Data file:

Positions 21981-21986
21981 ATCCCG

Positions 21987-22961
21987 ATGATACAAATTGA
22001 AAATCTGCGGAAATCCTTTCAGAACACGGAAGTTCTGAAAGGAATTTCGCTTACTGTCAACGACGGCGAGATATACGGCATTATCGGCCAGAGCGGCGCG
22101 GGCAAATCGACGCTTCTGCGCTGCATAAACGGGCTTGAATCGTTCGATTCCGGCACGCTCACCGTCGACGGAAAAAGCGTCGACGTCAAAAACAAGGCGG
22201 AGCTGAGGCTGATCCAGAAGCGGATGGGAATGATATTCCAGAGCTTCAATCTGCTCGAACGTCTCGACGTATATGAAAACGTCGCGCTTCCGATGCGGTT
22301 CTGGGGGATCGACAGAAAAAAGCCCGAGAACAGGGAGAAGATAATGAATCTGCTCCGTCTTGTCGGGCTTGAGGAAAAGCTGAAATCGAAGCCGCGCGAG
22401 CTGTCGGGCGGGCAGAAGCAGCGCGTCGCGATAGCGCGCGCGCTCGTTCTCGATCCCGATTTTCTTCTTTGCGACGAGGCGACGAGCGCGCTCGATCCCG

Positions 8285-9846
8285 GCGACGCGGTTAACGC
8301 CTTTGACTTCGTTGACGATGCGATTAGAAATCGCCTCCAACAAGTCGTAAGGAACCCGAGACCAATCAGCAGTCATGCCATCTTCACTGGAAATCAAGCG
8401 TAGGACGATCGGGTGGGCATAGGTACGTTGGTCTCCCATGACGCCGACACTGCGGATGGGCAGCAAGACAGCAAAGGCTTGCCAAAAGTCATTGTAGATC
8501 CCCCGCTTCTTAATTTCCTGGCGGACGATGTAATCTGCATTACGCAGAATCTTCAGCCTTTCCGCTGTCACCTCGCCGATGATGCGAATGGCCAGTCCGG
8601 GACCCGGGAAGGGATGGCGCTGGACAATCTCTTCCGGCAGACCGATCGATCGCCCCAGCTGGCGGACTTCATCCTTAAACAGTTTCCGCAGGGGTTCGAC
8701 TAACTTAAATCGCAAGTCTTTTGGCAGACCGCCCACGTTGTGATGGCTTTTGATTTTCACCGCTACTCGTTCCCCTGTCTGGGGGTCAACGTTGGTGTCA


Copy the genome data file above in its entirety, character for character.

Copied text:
Positions 21981-21986
21981 ATCCCG

Positions 21987-22961
21987 ATGATACAAATTGA
22001 AAATCTGCGGAAATCCTTTCAGAACACGGAAGTTCTGAAAGGAATTTCGCTTACTGTCAACGACGGCGAGATATACGGCATTATCGGCCAGAGCGGCGCG
22101 GGCAAATCGACGCTTCTGCGCTGCATAAACGGGCTTGAATCGTTCGATTCCGGCACGCTCACCGTCGACGGAAAAAGCGTCGACGTCAAAAACAAGGCGG
22201 AGCTGAGGCTGATCCAGAAGCGGATGGGAATGATATTCCAGAGCTTCAATCTGCTCGAACGTCTCGACGTATATGAAAACGTCGCGCTTCCGATGCGGTT
22301 CTGGGGGATCGACAGAAAAAAGCCCGAGAACAGGGAGAAGATAATGAATCTGCTCCGTCTTGTCGGGCTTGAGGAAAAGCTGAAATCGAAGCCGCGCGAG
22401 CTGTCGGGCGGGCAGAAGCAGCGCGTCGCGATAGCGCGCGCGCTCGTTCTCGATCCCGATTTTCTTCTTTGCGACGAGGCGACGAGCGCGCTCGATCCCG

Positions 8285-9846
8285 GCGACGCGGTTAACGC
8301 CTTTGACTTCGTTGACGATGCGATTAGAAATCGCCTCCAACAAGTCGTAAGGAACCCGAGACCAATCAGCAGTCATGCCATCTTCACTGGAAATCAAGCG
8401 TAGGACGATCGGGTGGGCATAGGTACGTTGGTCTCCCATGACGCCGACACTGCGGATGGGCAGCAAGACAGCAAAGGCTTGCCAAAAGTCATTGTAGATC
8501 CCCCGCTTCTTAATTTCCTGGCGGACGATGTAATCTGCATTACGCAGAATCTTCAGCCTTTCCGCTGTCACCTCGCCGATGATGCGAATGGCCAGTCCGG
8601 GACCCGGGAAGGGATGGCGCTGGACAATCTCTTCCGGCAGACCGATCGATCGCCCCAGCTGGCGGACTTCATCCTTAAACAGTTTCCGCAGGGGTTCGAC
8701 TAACTTAAATCGCAAGTCTTTTGGCAGACCGCCCACGTTGTGATGGCTTTTGATTTTCACCGCTACTCGTTCCCCTGTCTGGGGGTCAACGTTGGTGTCA